AETP awards set to put sixth-gen U.S. combat engines in motion
Originally published in AviationWeek by Guy Norris on June 22nd 2016
The U.S. Air Force is poised to awardand Pratt & Whitney contracts for adaptive cycle technology development that will pave the way toward an active procurement program for a sixth-generation fighter engine as well as the potential reengining of the Joint Strike Fighter.
Contracts for the Air Force Research Laboratory’s (AFRL) Adaptive Engine Transition Program (AETP) are expected to be valued at up to $1 billion apiece for the two engine-makers, setting the stage for a 21st-century version of the “great fighter engine war” between GE and Pratt over dual-sourced engines for theand . Although Pratt now runs both key U.S. military development programs with the for the F-35 and the engine for ’s B-21 Long-Range Strike Bomber, AETP opens up potential competition for both the reengining of F-35s as well as proposed sixth-generation fighters for the U.S. Navy and Air Force.
AETP is specifically aimed at maturing three-stream engine technology now considered vital to achieving the high-speed, long-endurance performance requirements of the Navy’s future F/A-XX and the Air Force’s F-X sixth-generation fighters. Although it remains unknown whether the F/A-XX will emerge as a twin-engine design, the three-stream concept is designed to be scalable across a wide thrust range. The AETP is, however, targeted initially at a 45,000-lb.-thrust-class engine baselined to fit within the existing confines of the F-35A engine bay. This makes it a contender to replace the F135 from the mid-2020s onward.
AETP is scheduled to run through 2019 with several tests of full engines; it follows the Adaptive Engine Technology Development (AETD) program that is helping prove the basic viability of the adaptive cycle. AETD, which is set to wrap up between now and early 2017 with a series of demonstrations by GE and Pratt, itself builds on Advent (Adaptive Versatile Engine Technology), the Air Force’s pioneering research effort into variable cycle architectures, three-stream flowpaths and adaptive fans, conducted from about 2007 on.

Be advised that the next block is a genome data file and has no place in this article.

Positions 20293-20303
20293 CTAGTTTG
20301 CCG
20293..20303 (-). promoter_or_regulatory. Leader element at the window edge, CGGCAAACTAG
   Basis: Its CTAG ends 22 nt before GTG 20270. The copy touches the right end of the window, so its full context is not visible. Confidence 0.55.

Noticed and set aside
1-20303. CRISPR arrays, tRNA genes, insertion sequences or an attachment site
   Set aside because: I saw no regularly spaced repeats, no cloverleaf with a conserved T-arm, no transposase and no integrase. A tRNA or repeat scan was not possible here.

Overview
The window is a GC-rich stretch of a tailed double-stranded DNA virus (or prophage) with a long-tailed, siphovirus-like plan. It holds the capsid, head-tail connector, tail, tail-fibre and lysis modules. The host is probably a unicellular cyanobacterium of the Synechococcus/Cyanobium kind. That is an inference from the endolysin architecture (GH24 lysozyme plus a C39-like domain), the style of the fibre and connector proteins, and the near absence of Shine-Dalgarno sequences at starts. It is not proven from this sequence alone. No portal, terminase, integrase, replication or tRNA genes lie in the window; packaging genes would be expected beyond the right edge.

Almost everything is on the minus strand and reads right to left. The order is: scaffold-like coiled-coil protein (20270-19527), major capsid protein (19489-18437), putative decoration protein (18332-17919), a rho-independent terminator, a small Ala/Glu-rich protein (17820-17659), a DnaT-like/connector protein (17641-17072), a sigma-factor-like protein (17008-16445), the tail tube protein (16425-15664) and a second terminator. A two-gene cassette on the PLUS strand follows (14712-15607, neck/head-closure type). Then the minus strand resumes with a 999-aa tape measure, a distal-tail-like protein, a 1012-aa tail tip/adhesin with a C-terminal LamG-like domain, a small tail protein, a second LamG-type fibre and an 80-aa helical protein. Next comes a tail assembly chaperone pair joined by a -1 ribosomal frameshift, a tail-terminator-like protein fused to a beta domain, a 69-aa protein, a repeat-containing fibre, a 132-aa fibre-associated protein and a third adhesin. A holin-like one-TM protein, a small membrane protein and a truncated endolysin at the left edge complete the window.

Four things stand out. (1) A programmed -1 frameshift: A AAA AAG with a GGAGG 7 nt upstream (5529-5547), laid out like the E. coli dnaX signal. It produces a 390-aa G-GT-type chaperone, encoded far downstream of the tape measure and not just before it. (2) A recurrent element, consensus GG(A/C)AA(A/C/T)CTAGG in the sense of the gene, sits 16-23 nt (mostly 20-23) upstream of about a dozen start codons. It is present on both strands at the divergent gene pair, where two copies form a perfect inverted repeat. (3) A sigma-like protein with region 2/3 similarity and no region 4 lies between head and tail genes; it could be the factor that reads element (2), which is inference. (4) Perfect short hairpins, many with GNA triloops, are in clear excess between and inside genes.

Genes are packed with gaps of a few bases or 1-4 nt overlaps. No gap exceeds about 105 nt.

The third stream provides an extra source of air flow that, depending on the phase of the mission, is designed to provide either additional mass flow for increased propulsive efficiency and lower fuel burn, or additional core flow for higher thrust and cooling air. It also can be used to cool fuel that provides a heat sink for aircraft systems. The third stream can also swallow excess air damming up around the inlet, improving flow holding and reducing spillage drag.
At the heart of adaptive engines are variable-geometry devices that dynamically alter the fan pressure ratio and overall bypass ratio, the two key factors influencing specific fuel consumption and thrust. Fan pressure ratio is changed by using an adaptive, multistage fan. This increases fan pressure ratio to fighter engine performance levels during takeoff and acceleration, and, in cruise, lowers it to airliner-like levels for improved fuel efficiency. The third stream, which is external to both the core and standard bypass duct, is used to alter the bypass ratio.
“We have seen a huge amount of technology progress and a huge amount of risk reduction,” says AFRL Adaptive Engines program manager Matt Meininger. “The objective here is to burn as much risk down as you can before you walk into an acquisition program for a potential product in the mid-2020s. It is an exceptional accomplishment to not only demo the technology but to transition it as well. But we bridged that ‘valley of death’ [the gap between early prototype technology and readiness for further development] with AETD and the follow-on transition program, because adaptive engine technology was viewed as a significant capability and a cost saving for the future of the nation.”